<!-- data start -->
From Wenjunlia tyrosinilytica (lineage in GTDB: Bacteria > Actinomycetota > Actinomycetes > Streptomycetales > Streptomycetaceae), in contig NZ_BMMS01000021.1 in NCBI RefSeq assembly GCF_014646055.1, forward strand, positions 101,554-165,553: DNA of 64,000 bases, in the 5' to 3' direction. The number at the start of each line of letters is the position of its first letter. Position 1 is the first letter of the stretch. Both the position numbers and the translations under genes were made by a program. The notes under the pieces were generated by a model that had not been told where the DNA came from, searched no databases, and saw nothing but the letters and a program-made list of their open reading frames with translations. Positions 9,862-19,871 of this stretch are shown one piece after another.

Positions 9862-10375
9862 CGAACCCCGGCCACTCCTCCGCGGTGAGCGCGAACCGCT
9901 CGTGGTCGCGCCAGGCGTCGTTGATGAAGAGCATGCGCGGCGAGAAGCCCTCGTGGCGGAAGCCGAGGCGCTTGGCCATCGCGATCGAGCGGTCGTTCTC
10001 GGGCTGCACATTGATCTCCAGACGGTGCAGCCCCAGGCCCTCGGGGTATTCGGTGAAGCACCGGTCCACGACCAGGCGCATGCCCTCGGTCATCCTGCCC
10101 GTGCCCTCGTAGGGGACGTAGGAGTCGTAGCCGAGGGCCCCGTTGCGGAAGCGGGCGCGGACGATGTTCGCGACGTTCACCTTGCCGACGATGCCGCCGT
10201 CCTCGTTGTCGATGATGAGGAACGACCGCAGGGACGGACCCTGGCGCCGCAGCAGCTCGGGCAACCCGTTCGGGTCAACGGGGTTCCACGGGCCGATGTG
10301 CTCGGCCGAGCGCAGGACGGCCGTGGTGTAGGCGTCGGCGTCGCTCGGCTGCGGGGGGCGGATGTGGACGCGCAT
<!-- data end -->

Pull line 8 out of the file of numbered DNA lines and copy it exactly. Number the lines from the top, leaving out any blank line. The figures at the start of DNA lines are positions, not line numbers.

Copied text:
10301 CTCGGCCGAGCGCAGGACGGCCGTGGTGTAGGCGTCGGCGTCGCTCGGCTGCGGGGGGCGGATGTGGACGCGCAT